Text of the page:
A Whitetail Calendar
A Whitetail Calendar – February
By: Lee Totten
Whitetails of America
January has come and gone. If you live in the northern states like I do (PA), then you are most likely still in the thick of some bitter weather. Going to work in the morning is generally even more disdaining when you think about warming up your vehicle before hittin’ the road. However, you take solace in knowing that you have 2 large fields, a creek bed, and an open thicket that you can gawk at - in hopes of seeing deer - on the way in. I am lucky enough that I pass an urban outfitters’ property every morning, complete with multiple box stands, and can sometimes see an elk or two. Proof, once again, that living in the country is so much cooler than the city – suck it, Golden Gate Bridge!
When I was a kid, my uncles use to talk about how bad of a driver my dad was. My dad would rest his wrist atop the steering wheel of his 1979 Ford Custom, complete with cab that was covered in primer and a second-hand bed that was still its original hunter green. There was a lot of play in that old steering column. That is why I remember seeing his wrist sway back ‘n forth while we were still riding between the lines. Although, I can also recall watching him cross the yellow lines a few times because he was what my mom would call a “rubbernecker.” Is that one word? Or is it like a superhero name? “The Rubber Necker stopped another bank robbery today.” I digress. My dad’s “rubber-necking” (a hyphen just seemed appropriate here) was a symptom of his love of hunting. He would swerve all over the road if it meant that he passed a decent buck and had to have a second, possibly third, look at the majestic creature.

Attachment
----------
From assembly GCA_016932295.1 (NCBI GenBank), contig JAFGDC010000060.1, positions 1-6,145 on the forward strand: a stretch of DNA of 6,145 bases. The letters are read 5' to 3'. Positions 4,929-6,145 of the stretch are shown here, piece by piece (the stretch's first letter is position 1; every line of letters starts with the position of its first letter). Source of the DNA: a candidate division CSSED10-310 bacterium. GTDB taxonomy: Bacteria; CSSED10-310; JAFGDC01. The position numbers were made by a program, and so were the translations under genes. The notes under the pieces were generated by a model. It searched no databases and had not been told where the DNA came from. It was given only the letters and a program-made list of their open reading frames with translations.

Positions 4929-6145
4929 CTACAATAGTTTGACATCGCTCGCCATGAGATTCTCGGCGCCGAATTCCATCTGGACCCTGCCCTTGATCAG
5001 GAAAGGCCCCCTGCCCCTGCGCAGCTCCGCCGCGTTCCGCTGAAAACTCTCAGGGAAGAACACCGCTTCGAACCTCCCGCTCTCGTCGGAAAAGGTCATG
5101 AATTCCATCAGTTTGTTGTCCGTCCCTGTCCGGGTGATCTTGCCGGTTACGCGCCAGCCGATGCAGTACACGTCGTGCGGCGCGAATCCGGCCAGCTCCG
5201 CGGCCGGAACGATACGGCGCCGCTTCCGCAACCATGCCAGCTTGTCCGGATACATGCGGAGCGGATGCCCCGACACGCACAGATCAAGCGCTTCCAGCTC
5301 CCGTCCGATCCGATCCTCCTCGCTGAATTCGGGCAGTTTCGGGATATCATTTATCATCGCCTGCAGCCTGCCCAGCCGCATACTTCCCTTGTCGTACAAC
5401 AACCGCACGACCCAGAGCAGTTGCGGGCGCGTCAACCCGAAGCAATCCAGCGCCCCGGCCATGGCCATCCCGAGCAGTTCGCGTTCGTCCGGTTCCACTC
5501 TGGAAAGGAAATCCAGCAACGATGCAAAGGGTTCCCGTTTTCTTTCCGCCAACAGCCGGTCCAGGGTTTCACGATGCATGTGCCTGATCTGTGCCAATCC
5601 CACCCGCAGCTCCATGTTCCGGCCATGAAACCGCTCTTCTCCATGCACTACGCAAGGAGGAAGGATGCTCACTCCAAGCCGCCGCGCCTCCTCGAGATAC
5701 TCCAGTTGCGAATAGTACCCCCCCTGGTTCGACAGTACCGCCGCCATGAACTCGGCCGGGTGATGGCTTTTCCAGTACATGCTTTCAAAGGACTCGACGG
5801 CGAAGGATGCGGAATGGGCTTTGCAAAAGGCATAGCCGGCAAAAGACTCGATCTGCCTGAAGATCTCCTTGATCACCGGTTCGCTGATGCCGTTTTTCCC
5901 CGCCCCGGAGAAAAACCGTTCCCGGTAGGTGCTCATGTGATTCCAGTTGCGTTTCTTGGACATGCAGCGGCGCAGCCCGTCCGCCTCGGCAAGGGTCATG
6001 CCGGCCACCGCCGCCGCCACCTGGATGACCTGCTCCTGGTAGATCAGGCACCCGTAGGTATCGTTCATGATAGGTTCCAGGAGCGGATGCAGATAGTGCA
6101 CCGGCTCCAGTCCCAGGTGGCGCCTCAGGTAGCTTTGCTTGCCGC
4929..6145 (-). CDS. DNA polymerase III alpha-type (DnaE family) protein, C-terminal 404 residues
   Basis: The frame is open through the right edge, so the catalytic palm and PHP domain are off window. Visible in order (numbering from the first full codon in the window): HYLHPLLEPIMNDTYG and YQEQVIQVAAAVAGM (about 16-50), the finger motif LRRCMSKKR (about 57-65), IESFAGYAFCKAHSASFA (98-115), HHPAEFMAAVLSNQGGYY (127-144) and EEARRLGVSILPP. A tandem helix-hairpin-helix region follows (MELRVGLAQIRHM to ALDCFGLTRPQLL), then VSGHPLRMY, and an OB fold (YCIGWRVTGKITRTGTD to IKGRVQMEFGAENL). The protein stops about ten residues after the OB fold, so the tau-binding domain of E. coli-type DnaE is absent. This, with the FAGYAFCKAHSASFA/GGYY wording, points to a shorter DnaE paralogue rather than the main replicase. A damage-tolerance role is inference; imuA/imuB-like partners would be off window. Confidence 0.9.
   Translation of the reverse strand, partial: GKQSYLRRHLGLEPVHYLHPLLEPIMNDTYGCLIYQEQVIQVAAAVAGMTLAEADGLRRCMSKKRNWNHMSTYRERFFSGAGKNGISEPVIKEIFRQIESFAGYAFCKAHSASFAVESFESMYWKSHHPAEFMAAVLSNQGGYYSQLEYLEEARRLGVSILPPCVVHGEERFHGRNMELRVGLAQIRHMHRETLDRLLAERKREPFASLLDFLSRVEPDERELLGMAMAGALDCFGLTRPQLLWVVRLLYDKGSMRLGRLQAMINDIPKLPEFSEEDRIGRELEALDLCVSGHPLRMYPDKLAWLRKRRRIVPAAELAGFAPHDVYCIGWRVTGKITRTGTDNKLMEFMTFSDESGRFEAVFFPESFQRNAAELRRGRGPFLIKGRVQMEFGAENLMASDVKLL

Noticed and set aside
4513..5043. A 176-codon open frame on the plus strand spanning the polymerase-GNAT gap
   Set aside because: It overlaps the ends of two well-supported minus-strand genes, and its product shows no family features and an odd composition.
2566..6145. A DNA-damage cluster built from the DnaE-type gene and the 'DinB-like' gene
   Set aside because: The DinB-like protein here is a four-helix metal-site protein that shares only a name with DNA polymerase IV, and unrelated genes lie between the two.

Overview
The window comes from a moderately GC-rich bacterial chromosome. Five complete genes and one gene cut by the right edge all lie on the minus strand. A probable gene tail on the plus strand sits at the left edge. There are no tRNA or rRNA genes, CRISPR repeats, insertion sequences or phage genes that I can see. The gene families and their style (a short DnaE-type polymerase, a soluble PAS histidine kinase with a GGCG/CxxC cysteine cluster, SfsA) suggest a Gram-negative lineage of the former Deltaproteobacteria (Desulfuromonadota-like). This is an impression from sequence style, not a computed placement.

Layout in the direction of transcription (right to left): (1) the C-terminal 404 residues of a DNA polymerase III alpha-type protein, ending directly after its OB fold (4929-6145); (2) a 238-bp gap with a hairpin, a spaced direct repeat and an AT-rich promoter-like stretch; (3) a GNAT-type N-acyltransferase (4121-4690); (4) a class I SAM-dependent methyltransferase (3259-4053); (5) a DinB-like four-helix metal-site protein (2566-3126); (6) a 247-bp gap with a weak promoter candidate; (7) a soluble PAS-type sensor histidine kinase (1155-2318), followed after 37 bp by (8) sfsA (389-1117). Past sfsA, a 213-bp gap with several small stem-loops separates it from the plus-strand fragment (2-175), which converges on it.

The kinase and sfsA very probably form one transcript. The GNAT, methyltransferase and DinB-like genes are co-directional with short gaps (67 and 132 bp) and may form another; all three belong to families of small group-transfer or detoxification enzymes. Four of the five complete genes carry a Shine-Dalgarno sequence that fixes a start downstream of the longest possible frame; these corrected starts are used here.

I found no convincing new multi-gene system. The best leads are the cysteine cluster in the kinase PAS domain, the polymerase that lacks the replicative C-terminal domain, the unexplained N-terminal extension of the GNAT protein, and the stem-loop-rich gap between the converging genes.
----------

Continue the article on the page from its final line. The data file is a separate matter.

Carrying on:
Now that I have the same passion and appreciation of these animals, I understand his illness. On my way into work, I will scan a field for any signs of life. Hell, I stare, longingly, at the Kmart loading dock because one time I saw a large crow standing there and I originally thought it was a young turkey! I’ve been smacked once or twice, by my wife, for not paying attention to the road while driving. I chalk it up to my preparation, but, in reality – as I said before - it is a symptom of our passion. With that said, we’re one month closer to feeding our addiction, and February still has some excitement for us.
In last week’s article, we talked about the few things you can be doing, during the month of January, to bolster your chances of harvesting your target buck. Your gear has since been cleaned and stowed away. You have checked your trail cameras and now you know that your target buck has survived the late season. You have even let your anxiousness take you to the archery range 2 or 3 times. February brings with it a little more of the same repetition, but also an added treat. The cold weather, and most likely some snow on the ground, will hinder a lot of progress being made toward your end goal, but here are a few tasks you can tackle during this month:
If you are lucky enough to leave your trail cameras out all year, then you can check them in February. There is very little harm that will be caused by pulling your cards and, once again, scanning through the deer inventory. If you are even more lucky, you own a Spartan Wireless GoCam from Whitetails of America, and you don’t have to pull a single card. Your friends and coworkers get to watch in envy as you swipe through the texts and emails of photos that your camera sends you throughout the day. Nothing excites me more than eating my oatmeal and seeing pics of pregnant does, bucks still holding their antlers, and beautiful twigs falling from the trees, causing blank photos of luscious forest.